ACCRA, The Managing Director of the International Monetary Fund (IMF), Christine Lagarde, said that Ghana has the potential to run an effective economy devoid of an IMF programme.

Ahead of Ghana’s exit from the IMF programme by the close of 2018, the IMF Chief is on an official visit to hold bilateral talks with the managers of the Ghanaian economy.

Speaking at a forum in Accra, Lagarde said: You know your country better than I do, it seems to me on the face of it, particularly if the resolve that I have heard from the president, from the vice-president, from the Finance Minister, from the Governor, if there is that resolve to actually stay the course and maintain that fiscal discipline, I think the country has everything it takes to do without an IMF programme.

She told a gathering of government agencies, personnel from the central bank, private sector, think tanks, civil society, NGOs and the academia that she very much hopes that there would not be these external shocks, whether it is sharp and durable drop in commodity prices or massive increases in tensions that could hamper any trade. I hope that doesn’t happen because if it did, then clearly not just Ghana but quite a few countries would need our help and we stand ready.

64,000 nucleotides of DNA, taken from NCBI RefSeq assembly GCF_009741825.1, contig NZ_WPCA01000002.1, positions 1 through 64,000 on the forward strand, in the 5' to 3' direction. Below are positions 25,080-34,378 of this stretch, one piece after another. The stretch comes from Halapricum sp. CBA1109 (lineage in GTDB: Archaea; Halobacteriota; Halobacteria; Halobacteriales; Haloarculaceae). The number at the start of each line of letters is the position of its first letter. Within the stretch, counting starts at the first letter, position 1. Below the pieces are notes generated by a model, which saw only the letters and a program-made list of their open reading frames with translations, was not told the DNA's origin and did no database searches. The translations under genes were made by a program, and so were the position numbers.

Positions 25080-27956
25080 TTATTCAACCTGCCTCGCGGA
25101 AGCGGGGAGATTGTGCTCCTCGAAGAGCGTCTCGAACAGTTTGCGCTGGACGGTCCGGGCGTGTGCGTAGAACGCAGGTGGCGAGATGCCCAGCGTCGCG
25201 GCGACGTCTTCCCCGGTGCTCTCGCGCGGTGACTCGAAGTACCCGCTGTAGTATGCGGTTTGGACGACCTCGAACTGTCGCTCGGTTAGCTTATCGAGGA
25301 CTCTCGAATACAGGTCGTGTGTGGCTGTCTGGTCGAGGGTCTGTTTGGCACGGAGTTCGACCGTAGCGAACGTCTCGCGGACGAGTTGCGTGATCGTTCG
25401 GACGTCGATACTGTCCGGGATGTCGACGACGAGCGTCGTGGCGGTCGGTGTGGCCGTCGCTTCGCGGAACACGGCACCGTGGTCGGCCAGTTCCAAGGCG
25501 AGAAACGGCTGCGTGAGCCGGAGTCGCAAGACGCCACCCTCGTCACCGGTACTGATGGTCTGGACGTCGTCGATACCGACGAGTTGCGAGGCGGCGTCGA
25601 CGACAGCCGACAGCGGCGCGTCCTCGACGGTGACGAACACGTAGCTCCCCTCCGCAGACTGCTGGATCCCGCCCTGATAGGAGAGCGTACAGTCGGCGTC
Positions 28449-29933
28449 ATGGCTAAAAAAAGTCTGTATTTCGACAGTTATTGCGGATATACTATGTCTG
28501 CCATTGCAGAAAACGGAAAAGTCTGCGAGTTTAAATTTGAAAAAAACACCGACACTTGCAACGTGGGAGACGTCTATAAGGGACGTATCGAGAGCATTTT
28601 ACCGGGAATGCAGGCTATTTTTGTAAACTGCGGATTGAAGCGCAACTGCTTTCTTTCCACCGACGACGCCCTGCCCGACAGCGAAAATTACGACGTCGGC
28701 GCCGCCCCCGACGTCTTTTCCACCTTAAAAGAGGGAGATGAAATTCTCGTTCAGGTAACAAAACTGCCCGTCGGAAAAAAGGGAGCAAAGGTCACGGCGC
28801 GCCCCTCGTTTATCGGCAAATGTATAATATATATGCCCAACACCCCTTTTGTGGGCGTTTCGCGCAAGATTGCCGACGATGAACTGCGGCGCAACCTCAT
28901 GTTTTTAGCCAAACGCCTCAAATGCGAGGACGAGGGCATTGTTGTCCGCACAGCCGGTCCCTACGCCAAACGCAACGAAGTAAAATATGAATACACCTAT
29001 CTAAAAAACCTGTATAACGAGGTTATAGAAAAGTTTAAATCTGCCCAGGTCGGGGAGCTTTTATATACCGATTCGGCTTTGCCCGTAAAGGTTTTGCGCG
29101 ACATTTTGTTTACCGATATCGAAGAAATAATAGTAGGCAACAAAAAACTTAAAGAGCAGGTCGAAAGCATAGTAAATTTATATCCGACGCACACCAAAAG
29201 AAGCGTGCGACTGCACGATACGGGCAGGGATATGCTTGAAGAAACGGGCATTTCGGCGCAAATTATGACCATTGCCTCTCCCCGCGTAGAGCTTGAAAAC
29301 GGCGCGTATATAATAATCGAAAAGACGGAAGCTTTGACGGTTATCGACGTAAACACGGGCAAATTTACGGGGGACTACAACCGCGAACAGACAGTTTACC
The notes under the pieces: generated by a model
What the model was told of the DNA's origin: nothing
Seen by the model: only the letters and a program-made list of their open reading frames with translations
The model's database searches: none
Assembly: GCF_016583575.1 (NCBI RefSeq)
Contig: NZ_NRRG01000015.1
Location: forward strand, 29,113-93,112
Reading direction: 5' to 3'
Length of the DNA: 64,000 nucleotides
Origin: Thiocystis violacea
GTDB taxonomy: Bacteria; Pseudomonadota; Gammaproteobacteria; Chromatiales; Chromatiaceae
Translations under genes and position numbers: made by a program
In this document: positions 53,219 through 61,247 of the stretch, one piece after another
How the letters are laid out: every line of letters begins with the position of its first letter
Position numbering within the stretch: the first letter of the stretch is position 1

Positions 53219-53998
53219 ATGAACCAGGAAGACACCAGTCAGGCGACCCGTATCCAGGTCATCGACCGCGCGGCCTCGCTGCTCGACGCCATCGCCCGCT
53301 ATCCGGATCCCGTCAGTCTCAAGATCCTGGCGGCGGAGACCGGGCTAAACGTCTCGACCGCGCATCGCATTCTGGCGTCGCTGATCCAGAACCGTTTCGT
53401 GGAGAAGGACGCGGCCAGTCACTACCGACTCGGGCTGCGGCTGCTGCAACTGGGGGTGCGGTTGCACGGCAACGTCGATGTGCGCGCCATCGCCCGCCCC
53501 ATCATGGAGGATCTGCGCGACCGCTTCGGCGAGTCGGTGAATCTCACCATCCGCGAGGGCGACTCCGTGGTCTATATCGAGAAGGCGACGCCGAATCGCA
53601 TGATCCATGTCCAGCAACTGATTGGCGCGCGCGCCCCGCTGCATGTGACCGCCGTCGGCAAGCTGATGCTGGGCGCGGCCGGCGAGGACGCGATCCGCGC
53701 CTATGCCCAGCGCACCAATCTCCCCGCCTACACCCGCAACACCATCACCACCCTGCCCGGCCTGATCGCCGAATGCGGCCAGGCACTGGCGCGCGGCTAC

She continued: We need to be ready and available for that. I think in addition to political maturity, I think that fiscal responsibility can be developed and it requires buying and it requires explaining, but I think it’s in the seeds of the tree that you are nurturing.

Ghana entered into an External Credit Facility with the IMF for economic help in 2015 with funding support of $918 million.

The governing New Patriotic Party (NPP) has, however, announced that it will be moving away from such deals with the IMF.

Earlier at a meeting with Lagarde, President Nana Addo Dankwa Akufo-Addo assured the IMF that Ghana would not engage in reckless borrowing and economic indiscipline that created the situation where the country had to resort to a bail out from the fund in the past.

He said the government would continue with the prudent economic management, adding that a fiscal rule was being worked on to outlaw any attempt to generate fiscal deficit in excess of five per cent in each year, while a fiscal responsibility advisory council would be set up to ensure that the economic gains made so far did not go waste.

The President gave the assurance when the Managing Director of the IMF, Lagarde, paid a courtesy call on him at the Jubilee House.

He discounted assertions that after the IMF programme, the government would embark on huge borrowing as untrue and assured the fund that he would not allow the country to go back to where the economy was which compelled it to resort to an extended credit facility from the IMF.

We don’t want to go back; we want to discipline ourselves so that the economy could grow, he added.

Akufo-Addo said discipline in the management of public funds so far pursued by the government had allowed it to reduce the deficit from 9.3 per cent in 2016 to 5.9 per cent in 2017, while it was anticipated that the deficit would reduce further to 4.5 by the end of the year.